On CC’s 2013 Home Run Problem

CC vs KC

It was a rough season for CC Sabathia.  It started rough with a delayed throwing program and low velocity, it stayed rough with constant fastball velocity/command issues, and it finished rough with a Grade II hamstring strain that shelved him before he could make his final start.  The most damaging byproduct of those fastball problems was the major increase in HR allowed in 2013.  Sabathia set a new career worst with 28 dingers against, good bad for 7th most in all of MLB.  That total and final ranking comes after the big guy went homerless in September, so without that late SSS luck he could have found himself top 5 or even top 3 like he was for most of the year.

Interestingly enough, this was the 3rd time since joining the Yankees that CC has given up 20 or more HR in a single season.  Before coming to New York he only did that twice.  The 28 this year broke his previous career high that he set in 2012, so the implication of a trend starting is there and that trend fits a mid-30s pitcher who’s losing the sting on his fastball like a glove.  But were the 28 bombs a sign of things to come or a 1-year statistical anomaly?  On Tuesday, Cash said he and the team were hopeful that it was just “an aberration,” and pointed to CC’s stable K and BB rates as support for that theory.

While those rates give plenty of reason to be optimistic about next season, I’m not sure they quite fit the bill as proof that CC’s HR problems this season can be chalked up to 1 year of bad luck.  In a lot of his starts that I watched, the shots CC was giving up didn’t appear to be a bunch of fluke, wind-aided cheapies.  They were loud, long bombs, the type of homer where you as a viewer know it’s gone just by the sound of the bat-on-ball contact.  That’s usually a sign that batters are squaring the pitcher up, and when that’s happening there doesn’t need to be a lot of luck involved.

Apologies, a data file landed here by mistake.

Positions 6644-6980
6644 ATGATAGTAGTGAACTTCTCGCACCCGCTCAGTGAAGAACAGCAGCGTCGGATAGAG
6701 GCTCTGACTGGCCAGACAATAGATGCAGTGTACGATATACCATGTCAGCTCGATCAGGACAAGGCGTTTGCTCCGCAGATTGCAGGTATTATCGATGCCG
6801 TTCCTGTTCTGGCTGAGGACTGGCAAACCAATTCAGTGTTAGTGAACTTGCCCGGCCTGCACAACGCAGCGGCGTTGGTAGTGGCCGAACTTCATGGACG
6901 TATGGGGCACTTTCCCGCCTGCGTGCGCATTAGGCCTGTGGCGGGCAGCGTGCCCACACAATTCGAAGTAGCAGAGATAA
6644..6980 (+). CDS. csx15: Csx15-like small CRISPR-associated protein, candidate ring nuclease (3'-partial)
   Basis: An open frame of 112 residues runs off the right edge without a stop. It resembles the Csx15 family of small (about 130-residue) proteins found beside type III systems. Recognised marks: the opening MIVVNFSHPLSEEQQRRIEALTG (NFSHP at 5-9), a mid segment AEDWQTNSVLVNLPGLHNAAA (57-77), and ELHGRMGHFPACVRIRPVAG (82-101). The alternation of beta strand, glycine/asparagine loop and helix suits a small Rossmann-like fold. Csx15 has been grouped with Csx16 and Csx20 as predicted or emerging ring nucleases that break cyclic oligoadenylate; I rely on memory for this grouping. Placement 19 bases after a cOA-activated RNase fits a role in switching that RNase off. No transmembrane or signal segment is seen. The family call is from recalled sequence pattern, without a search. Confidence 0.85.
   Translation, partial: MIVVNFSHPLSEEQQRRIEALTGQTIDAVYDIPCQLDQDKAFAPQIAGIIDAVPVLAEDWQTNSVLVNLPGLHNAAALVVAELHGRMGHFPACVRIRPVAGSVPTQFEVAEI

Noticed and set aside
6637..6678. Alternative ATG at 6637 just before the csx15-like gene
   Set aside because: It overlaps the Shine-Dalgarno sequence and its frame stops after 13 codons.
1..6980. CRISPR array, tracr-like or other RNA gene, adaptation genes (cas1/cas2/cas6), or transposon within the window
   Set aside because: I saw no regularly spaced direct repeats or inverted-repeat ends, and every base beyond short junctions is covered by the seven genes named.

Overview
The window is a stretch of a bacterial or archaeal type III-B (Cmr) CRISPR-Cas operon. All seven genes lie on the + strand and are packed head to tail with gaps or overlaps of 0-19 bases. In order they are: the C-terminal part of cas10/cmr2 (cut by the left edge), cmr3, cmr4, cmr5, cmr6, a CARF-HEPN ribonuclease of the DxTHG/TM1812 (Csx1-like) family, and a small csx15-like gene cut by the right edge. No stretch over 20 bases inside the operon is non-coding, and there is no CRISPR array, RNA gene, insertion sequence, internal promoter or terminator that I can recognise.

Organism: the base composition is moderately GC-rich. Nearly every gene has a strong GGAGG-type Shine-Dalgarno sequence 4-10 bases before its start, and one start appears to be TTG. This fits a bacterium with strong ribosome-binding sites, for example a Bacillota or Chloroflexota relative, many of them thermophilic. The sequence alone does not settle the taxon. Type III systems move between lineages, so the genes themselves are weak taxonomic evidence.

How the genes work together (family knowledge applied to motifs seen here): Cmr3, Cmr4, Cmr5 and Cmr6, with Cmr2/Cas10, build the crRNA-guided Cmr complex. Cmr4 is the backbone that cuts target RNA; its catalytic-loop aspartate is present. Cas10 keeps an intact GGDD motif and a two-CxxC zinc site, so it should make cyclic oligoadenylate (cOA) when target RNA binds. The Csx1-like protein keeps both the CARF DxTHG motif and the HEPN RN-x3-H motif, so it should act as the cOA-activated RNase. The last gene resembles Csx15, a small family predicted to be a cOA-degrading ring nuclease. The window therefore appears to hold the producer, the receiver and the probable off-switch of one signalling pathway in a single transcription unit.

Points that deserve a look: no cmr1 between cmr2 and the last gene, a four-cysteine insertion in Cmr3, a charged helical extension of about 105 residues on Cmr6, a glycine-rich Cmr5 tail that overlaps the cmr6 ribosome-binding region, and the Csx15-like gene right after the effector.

According to ESPN’s Home Run Tracker, CC only fell victim to the YS3 dimensional curse twice, and one of those was on a home run hit to left-center field.  Those 2 home runs were the only 2 he allowed that could be categorized as aberrations.  18 of the 28 would have gone out of at least 20 other Major League ballparks, and 9 would have gone out in every Major League ballpark.  Using their distance measurement system, ESPN tagged 18 of CC’s homers with the “Plenty” or greater tag, and most of the 10 “Just Enough” ones would have gone out of at least half the other MLB parks.

Taking into account splits, location and pitch type, and the bad luck/aberration argument crumbles some more.  Sabathia gave up 23 home runs to right-handed hitters compared to only 5 to lefties, and 16 of the 28 were hit to left field while 13 came off CC’s 4-seam fastball.  When putting all those pieces together you come up with a high-level picture of a lot of righty hitters teeing off on a lot of bad fastballs and pulling them out of the ballpark.  Last time I checked, that’s not luck, that’s a hitter besting a pitcher and more often than not that was the end result of the at-bats that resulted in home runs against CC.

If you want to call the season-long command and location problems with the fastball an aberration, that’s fair.  I think we can all agree that CC left more heaters up in the zone and out over the plate than we’ve ever seen, and without that extra MPH or 2 of heat those misplaced pitches become even easier to hit.  But to call the high HR count itself an aberration doesn’t seem to ring true.  CC gave up a lot of solid to deep home runs, and he gave the bulk of them up in settings where you expect a lefty pitcher to get burned when he’s missing with fastballs to right-handed hitters.  That’s a slippery slope to climb, and CC needs to learn how to navigate it better if he wants to cut down on his homers next year.

(Photo courtesy of Getty Images)

Born in Dover, Delaware and raised in Danbury, Connecticut, Brad now resides in Wisconsin, where he regularly goes out of his way to remind Brewers fans that their team will never be as good as the Yankees. When he’s not writing for IIATMS, he likes to spend his time incorporating “Seinfeld” quotes into everyday conversation, critiquing WWE storylines, and drinking enough beer to be good at darts.